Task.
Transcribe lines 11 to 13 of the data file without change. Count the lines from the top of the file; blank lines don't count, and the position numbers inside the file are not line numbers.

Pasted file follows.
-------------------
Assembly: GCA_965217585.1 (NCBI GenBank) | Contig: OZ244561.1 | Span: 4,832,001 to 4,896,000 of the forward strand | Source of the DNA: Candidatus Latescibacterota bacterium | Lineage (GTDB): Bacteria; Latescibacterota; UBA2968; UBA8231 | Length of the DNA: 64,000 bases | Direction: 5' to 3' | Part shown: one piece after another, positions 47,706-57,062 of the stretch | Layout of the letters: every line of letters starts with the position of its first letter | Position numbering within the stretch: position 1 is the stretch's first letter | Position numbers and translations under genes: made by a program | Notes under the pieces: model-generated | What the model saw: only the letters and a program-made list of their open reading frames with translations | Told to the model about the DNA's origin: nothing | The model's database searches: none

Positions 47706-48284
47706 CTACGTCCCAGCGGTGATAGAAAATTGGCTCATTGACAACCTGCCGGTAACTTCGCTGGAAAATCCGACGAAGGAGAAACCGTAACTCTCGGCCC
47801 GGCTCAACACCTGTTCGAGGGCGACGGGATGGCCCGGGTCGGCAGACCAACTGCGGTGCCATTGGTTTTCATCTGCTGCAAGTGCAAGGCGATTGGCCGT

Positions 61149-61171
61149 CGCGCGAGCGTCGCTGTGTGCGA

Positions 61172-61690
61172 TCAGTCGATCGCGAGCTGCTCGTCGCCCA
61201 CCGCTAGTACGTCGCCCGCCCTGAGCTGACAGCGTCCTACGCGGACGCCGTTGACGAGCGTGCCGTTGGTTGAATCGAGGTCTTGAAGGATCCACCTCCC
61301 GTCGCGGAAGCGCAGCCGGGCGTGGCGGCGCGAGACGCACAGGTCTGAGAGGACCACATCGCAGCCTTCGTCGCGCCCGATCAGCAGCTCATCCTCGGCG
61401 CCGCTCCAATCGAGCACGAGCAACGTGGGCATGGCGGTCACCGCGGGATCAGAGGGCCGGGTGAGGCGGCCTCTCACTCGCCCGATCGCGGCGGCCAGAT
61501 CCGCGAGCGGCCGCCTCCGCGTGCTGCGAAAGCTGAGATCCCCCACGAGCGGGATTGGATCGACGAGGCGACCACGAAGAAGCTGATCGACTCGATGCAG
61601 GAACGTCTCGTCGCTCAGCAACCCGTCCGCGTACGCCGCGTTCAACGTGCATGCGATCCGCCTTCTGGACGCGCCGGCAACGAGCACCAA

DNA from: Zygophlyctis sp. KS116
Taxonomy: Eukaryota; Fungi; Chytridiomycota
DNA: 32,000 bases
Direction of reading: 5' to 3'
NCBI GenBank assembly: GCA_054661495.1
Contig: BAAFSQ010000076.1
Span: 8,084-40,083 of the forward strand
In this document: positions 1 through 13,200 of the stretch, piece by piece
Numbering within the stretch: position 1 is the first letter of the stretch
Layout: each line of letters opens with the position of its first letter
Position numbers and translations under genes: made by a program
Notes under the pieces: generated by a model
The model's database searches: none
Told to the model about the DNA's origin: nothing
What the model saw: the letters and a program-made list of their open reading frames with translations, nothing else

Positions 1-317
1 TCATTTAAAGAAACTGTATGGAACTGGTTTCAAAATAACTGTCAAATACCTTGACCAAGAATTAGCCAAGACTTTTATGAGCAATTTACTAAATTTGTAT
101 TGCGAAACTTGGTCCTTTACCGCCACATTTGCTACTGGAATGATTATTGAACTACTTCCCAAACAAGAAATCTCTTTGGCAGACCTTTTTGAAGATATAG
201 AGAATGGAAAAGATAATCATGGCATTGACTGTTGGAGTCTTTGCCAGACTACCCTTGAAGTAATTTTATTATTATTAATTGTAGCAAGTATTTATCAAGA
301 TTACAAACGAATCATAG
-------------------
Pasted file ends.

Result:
61401 CCGCTCCAATCGAGCACGAGCAACGTGGGCATGGCGGTCACCGCGGGATCAGAGGGCCGGGTGAGGCGGCCTCTCACTCGCCCGATCGCGGCGGCCAGAT
61501 CCGCGAGCGGCCGCCTCCGCGTGCTGCGAAAGCTGAGATCCCCCACGAGCGGGATTGGATCGACGAGGCGACCACGAAGAAGCTGATCGACTCGATGCAG
61601 GAACGTCTCGTCGCTCAGCAACCCGTCCGCGTACGCCGCGTTCAACGTGCATGCGATCCGCCTTCTGGACGCGCCGGCAACGAGCACCAA